asia · North Korea (DPRK) · Travel

My journey into North Korea (Part 1: The Border)

Entering North Korea

The above photograph is of a member of the People’s Armed Police, these officers are responsible for controlling the borders of remote parts of China. It was here, at the border between China and North Korea where the journey really started. I took this photograph a mere hour before I would cross the into North Korea, but this was not what I would consider to be the first day of the adventure, let me explain why.

The photograph above was taken in a small city on the Chinese side of the border called Tumen. When we arrived in Tumen, it seemed not much different to any other industrial town in mainland China: grey, under construction, street barbecue on every corner, nothing out of the ordinary. But we were soon greeted by a lady, a lady we thought was a member of the hotel staff, we would later find out that she was a member of the Chinese secret police.

When we arrived at the hotel, we were told that we were not allowed to leave due to our proximity to the North Korean border. This didn’t sit well with me and one of my friends. Shortly after going to our rooms, we waited until everyone had settled down for the night and the staff in the hotel had gone away; we took the elevator down to the ground floor, the hotel receptionist peered his head around the corner to see where we were going, I raised a packet of cigarettes in the air to signal that we were just stepping out for a smoke, which is what we initially intended on doing.

We stepped outside and lit a cigarette each and gazed around, there was not a soul in sight. It was eerily quiet and dark compared to the usual bustle of a Chinese city, we both looked at one another and we already knew we were going to take a short walk. Needless to say, the short walk turned into an hour long venture, it was only when we got a quarter of a mile down the road that a black sedan turned the corner and drove slowly behind us, we took a few turns and soon lost the car. We eventually made it to the border, which was not the crossing border but barbed wire fences and wood panels erected at the side of the Tumen river, with the occasional flicker from the LED of a security camera. After seeing what we wanted to see, we started to head back, from the corner of my eye emerged the same black sedan which would continue to make an appearance all the way back to the hotel. We hadn’t even crossed the border and already things had begun to get strange.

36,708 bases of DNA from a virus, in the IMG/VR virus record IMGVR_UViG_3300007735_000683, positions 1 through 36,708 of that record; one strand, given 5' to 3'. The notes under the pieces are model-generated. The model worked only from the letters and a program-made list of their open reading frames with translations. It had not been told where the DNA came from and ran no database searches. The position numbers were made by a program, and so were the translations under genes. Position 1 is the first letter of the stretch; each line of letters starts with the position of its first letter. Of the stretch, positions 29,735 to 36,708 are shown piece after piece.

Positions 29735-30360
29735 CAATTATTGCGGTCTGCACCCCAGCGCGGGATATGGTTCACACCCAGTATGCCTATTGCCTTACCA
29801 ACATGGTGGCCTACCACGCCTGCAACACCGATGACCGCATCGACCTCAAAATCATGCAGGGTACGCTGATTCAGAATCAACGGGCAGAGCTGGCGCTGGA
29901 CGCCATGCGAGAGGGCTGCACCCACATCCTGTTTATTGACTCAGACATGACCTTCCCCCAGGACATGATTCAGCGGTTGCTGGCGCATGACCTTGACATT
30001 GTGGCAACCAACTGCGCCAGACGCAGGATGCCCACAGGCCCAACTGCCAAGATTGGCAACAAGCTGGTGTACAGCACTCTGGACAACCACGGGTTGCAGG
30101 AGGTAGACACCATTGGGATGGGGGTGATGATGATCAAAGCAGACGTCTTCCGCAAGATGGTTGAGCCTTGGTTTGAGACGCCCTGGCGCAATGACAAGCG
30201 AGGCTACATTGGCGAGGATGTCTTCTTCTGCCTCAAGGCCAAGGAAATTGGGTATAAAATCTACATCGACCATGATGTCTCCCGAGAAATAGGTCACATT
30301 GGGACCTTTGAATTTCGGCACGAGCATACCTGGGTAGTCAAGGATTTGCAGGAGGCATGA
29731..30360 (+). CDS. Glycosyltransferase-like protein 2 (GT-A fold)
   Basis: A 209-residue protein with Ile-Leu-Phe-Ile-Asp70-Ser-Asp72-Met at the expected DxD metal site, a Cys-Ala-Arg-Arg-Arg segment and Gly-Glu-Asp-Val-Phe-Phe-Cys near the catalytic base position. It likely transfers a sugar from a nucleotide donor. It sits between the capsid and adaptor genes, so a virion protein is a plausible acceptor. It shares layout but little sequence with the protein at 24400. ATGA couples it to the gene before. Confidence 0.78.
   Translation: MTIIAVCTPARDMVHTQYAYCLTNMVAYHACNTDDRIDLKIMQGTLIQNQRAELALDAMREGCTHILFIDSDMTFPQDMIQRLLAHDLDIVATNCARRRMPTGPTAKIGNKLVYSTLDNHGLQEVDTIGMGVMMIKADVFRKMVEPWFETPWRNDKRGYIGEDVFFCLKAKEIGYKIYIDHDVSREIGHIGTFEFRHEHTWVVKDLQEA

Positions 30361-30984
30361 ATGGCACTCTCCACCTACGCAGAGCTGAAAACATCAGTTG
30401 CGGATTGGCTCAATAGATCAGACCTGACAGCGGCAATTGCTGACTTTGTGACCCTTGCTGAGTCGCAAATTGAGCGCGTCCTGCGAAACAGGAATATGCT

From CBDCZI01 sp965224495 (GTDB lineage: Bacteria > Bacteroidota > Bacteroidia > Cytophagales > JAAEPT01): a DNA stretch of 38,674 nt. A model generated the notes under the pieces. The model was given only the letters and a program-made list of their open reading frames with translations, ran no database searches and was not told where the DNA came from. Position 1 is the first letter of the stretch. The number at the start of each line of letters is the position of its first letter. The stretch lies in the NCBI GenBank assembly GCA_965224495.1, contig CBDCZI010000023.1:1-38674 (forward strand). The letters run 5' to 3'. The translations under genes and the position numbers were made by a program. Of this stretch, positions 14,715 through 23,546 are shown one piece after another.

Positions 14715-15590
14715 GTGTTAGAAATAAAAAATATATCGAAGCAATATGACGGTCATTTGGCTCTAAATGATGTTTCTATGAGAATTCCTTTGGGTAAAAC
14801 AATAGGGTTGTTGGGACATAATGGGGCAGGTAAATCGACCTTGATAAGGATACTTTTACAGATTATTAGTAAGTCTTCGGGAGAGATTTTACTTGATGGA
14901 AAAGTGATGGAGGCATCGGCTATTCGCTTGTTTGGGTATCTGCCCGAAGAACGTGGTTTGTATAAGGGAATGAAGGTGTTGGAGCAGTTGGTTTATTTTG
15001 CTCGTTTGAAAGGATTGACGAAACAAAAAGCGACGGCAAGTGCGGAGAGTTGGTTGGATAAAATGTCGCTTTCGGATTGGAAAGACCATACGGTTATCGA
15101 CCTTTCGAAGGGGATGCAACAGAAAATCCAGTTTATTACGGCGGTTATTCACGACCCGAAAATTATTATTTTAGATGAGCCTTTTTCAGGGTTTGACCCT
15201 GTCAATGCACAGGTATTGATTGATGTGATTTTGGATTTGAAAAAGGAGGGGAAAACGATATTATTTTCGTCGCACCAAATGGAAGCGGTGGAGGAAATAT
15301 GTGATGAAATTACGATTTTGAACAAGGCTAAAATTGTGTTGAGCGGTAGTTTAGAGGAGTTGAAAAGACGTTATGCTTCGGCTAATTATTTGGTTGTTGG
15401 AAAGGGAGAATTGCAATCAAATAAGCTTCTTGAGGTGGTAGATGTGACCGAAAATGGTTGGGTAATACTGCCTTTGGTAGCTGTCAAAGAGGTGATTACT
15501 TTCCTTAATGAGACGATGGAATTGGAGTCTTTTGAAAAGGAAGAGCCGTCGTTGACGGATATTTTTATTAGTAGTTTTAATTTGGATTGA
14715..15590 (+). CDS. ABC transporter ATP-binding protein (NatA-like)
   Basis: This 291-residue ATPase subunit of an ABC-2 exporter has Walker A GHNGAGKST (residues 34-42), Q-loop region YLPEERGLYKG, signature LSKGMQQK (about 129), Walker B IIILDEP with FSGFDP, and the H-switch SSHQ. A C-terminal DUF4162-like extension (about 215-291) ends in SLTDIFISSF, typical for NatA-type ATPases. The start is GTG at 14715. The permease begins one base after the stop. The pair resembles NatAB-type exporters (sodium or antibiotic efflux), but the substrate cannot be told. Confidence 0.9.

Crossing the Boarder.jpg

The above photograph is the official border crossing over the Tumen river, separating North Korea from China, this was the last time I would be in China for seven days.

The relationship between China and the DPRK has long been a bit of a grey area. Whilst the modern world imposes trade embargoes and sanctions on North Korea; Chinese and North Korean civilians transition over the border every single day for work purposes.

Entering North Korea-2

The above photo is of the official border crossing between China and North Korea viewed from the Chinese side, this photo was taken a mere hour before we crossed the border into the Hermit Kingdom.  Over the next week or so I will be uploading a few photos documenting my week in North Hamgyong, the rarely visited province of North Korea.  Stay tuned!

Matt

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